BOWLING GREEN — With the blessing of Bowling Green State University men’s basketball coach Louis Orr, Wood County Juvenile Judge David Woessner has agreed to defer, and possibly dismiss, ethnic intimidation charges against two teens.
The boys admitted they drew a swastika and wrote “white power” in chalk on the driveway of the coach’s home in the Stone Ridge Golf Club neighborhood in October. The coach, who is black, contacted police after his wife saw the markings outside their home.
Judge Woessner said Friday he found the two boys delinquent of criminal mischief but deferred a finding on an ethnic intimidation charge against each teen for five months.
The boys were placed on probation, ordered to have no contact with the Orr family or property but to write a formal letter of apology, and to perform community service. One youth was ordered to do 24 hours of community service, while the other, who initially spent three days in the juvenile detention center and 30 days on house arrest, was ordered to perform 12 hours of community service.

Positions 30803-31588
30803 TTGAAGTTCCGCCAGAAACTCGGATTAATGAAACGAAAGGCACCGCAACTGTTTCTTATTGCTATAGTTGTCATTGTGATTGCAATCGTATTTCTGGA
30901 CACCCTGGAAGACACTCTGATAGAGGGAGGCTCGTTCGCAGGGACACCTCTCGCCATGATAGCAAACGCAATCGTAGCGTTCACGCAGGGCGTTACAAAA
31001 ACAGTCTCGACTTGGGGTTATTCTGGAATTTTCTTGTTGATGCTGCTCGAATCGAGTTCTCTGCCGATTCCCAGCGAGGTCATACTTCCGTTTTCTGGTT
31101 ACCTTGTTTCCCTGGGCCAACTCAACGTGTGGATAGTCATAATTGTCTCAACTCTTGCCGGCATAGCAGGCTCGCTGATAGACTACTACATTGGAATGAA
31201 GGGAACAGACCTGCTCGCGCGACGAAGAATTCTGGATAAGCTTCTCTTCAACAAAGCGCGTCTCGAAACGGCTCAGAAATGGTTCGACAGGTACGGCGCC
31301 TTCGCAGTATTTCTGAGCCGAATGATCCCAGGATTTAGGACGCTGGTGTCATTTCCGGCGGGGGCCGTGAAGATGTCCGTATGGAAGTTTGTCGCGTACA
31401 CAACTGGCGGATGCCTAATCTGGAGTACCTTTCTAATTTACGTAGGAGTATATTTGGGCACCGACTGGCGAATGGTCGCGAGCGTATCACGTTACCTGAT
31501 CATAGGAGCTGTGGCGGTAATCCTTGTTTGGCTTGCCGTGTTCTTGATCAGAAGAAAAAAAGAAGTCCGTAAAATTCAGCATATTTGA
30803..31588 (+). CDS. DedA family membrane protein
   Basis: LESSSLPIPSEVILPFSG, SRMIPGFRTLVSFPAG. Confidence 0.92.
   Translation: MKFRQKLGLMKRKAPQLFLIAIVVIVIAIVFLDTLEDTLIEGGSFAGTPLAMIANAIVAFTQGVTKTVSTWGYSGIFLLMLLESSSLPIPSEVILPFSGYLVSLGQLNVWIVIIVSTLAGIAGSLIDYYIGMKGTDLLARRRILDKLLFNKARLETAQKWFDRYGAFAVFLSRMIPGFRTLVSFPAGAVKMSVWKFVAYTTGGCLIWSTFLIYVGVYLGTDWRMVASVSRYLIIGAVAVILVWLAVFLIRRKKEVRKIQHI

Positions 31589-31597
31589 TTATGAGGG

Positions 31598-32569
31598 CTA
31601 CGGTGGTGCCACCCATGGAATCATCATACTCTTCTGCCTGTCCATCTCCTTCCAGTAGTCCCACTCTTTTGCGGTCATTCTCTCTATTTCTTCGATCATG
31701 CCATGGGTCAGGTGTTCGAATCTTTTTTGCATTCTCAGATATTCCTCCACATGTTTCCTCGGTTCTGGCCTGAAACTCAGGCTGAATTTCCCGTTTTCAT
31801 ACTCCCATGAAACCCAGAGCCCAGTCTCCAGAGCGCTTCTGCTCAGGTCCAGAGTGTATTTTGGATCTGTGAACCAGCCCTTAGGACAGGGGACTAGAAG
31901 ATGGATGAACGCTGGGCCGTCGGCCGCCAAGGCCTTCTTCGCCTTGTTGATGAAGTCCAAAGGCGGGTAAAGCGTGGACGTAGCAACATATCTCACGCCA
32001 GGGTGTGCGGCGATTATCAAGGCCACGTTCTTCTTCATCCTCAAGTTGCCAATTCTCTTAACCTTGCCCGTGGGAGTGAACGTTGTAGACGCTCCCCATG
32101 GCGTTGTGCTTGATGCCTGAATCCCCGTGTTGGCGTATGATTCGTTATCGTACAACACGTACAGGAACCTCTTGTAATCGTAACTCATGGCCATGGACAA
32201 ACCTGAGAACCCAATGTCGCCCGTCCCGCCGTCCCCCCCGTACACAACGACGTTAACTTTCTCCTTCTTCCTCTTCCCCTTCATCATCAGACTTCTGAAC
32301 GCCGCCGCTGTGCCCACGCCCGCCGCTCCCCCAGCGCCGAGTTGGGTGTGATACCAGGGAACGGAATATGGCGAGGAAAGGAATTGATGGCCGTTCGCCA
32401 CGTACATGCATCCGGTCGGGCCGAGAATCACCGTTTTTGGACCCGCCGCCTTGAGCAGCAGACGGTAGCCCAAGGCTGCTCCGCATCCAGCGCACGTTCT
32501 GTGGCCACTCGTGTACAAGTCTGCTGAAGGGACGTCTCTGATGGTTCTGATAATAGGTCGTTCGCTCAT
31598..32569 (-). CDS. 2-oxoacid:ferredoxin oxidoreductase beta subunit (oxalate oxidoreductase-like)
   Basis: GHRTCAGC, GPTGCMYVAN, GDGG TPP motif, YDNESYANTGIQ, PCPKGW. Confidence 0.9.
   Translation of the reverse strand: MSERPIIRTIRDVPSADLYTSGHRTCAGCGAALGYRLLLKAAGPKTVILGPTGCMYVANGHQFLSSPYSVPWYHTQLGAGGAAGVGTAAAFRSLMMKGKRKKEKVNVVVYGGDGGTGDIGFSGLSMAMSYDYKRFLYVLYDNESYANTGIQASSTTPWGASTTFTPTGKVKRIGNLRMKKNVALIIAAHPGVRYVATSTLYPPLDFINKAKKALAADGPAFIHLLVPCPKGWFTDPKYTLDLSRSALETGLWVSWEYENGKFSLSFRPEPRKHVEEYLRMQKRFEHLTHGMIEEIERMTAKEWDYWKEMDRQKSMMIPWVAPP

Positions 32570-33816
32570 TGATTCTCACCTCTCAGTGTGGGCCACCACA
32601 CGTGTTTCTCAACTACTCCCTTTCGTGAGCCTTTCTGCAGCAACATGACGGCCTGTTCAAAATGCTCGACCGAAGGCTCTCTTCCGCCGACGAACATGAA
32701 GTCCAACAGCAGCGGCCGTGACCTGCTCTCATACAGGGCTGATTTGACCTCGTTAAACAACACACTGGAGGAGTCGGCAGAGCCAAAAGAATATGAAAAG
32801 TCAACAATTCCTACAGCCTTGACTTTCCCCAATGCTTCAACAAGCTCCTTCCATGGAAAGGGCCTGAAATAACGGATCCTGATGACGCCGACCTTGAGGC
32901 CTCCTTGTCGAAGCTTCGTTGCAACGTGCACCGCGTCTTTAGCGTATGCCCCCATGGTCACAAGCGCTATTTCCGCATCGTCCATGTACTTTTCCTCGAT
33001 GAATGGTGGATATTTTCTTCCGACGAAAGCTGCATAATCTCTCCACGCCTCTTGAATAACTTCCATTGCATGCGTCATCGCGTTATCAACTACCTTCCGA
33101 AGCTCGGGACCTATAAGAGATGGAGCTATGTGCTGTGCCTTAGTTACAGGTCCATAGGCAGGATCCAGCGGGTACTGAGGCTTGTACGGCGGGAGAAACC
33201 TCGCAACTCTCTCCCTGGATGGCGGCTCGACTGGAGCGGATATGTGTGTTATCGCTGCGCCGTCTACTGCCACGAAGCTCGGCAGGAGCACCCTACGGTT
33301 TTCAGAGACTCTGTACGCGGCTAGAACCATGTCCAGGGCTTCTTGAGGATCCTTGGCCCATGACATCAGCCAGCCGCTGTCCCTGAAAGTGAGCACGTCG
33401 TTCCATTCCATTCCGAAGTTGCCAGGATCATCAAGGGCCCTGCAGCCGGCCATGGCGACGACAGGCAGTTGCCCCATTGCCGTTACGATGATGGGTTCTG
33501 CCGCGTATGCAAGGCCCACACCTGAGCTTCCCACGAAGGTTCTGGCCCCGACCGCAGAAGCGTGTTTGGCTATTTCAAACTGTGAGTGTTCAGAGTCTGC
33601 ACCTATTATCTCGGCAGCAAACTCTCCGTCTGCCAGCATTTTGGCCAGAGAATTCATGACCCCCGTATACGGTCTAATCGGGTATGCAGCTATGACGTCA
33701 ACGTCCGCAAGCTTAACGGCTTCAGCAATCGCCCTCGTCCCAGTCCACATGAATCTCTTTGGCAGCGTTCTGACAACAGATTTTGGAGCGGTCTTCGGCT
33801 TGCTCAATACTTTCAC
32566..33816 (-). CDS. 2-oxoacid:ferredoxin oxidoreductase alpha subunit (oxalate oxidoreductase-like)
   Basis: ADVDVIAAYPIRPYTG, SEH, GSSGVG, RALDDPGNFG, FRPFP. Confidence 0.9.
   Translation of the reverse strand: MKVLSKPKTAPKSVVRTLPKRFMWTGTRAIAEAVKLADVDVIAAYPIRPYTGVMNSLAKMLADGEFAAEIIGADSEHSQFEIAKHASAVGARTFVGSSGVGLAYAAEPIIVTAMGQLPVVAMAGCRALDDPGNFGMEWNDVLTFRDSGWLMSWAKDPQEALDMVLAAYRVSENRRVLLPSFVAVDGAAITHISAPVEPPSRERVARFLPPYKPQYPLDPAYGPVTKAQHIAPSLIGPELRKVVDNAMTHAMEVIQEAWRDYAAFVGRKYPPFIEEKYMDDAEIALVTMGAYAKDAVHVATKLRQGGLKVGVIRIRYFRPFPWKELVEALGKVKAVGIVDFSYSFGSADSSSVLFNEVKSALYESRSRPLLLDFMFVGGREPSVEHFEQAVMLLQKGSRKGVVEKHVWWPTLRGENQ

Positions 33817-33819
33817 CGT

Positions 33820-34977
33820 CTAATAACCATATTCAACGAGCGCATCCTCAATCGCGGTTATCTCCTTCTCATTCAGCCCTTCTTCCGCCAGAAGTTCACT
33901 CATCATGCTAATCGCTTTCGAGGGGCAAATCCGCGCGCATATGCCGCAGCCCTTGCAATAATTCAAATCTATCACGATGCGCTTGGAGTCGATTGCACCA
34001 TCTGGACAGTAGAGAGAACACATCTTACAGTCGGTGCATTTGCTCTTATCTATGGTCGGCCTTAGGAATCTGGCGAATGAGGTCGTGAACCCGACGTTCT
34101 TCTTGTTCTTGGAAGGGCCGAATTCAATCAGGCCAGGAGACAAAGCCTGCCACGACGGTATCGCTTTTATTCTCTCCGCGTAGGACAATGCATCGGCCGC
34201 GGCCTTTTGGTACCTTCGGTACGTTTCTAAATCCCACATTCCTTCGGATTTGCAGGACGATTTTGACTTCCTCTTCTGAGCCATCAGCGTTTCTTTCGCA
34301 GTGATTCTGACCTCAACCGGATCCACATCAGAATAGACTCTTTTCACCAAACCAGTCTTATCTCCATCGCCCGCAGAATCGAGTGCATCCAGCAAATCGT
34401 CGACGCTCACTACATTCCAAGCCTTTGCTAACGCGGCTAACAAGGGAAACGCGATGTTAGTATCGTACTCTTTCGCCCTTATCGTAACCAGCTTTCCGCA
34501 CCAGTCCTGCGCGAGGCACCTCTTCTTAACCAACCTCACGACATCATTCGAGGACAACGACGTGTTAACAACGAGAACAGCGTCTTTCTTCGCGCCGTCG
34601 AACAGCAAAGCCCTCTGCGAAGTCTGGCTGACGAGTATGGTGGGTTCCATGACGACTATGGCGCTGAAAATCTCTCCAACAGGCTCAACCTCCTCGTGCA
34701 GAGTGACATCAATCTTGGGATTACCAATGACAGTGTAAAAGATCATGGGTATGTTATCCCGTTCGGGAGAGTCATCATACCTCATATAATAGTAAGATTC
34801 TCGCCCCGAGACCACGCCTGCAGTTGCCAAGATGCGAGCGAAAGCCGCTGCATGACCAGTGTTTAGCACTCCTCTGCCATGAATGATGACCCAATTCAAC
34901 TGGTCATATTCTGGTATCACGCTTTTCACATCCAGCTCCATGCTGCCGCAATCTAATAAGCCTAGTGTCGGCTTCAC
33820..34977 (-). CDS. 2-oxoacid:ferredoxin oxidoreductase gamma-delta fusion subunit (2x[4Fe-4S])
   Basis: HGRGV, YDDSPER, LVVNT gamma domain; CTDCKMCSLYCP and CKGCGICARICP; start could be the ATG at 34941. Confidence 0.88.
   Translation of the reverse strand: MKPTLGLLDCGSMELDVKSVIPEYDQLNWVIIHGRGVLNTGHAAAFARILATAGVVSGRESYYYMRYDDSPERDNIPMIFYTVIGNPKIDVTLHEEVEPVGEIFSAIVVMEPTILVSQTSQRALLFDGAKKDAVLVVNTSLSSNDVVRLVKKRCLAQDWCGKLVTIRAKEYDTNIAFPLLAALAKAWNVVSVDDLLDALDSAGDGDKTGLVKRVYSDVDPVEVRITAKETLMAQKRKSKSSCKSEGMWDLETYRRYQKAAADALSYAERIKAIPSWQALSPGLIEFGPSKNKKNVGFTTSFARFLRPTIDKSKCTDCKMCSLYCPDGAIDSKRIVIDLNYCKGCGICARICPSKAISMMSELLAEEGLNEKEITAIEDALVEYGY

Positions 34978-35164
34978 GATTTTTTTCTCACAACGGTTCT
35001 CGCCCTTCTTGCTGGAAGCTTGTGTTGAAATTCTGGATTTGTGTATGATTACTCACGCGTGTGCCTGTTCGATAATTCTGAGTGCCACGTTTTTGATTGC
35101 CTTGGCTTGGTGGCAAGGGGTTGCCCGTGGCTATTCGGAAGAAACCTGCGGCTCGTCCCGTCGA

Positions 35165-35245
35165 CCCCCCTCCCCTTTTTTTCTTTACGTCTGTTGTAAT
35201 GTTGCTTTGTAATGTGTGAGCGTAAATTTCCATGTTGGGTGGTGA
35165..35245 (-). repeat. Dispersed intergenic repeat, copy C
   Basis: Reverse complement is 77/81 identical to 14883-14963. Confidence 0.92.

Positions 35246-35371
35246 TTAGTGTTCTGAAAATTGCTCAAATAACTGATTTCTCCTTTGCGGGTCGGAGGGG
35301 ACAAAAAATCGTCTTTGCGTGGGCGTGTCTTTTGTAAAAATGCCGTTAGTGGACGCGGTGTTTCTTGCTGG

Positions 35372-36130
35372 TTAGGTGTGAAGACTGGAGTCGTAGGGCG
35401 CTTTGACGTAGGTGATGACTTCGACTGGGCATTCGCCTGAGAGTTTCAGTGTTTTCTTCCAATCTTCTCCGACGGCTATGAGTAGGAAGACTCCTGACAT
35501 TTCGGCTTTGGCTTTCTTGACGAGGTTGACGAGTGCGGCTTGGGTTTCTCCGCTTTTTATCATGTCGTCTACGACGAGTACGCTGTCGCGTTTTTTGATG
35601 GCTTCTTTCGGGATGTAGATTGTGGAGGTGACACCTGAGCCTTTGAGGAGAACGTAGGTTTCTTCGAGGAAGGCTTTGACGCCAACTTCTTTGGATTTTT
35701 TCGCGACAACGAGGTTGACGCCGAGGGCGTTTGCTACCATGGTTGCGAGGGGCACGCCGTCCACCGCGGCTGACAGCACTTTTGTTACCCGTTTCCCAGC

“I relied very heavily on the representation of the state and the one defense attorney that the recommendations were based on the mediation with Coach Orr,” the judge said.
Coach Orr confirmed he’d had a productive meeting with the two young men.
“They apologized. I accepted their apology,” he said. “God has forgiven me for my transgressions, and I believe young folks, they don’t always know the consequences of their actions or the power of words. ... I just hope from this point on they learn from it and lead productive lives and lives where they treat everyone with respect and love.”
Wood County Prosecutor Paul Dobson said if the two boys comply with the court’s orders, his office will ask for the ethnic intimidation charges to be dropped at the end of the five months.
“We ensured, after taking the unusual step of giving Coach Orr the opportunity to speak to the boys, that he was certainly more comfortable in thinking that this was more of a stupid prank than any kind of real anti-ethnic statement,” Mr. Dobson said. “He wanted the right thing to be done with these boys.”
Mr. Dobson said while the boys will remain under the court’s supervision for the next few months, the court will get to find out “whether or not they were earnest in their apology and understanding of how offensive their conduct was.”
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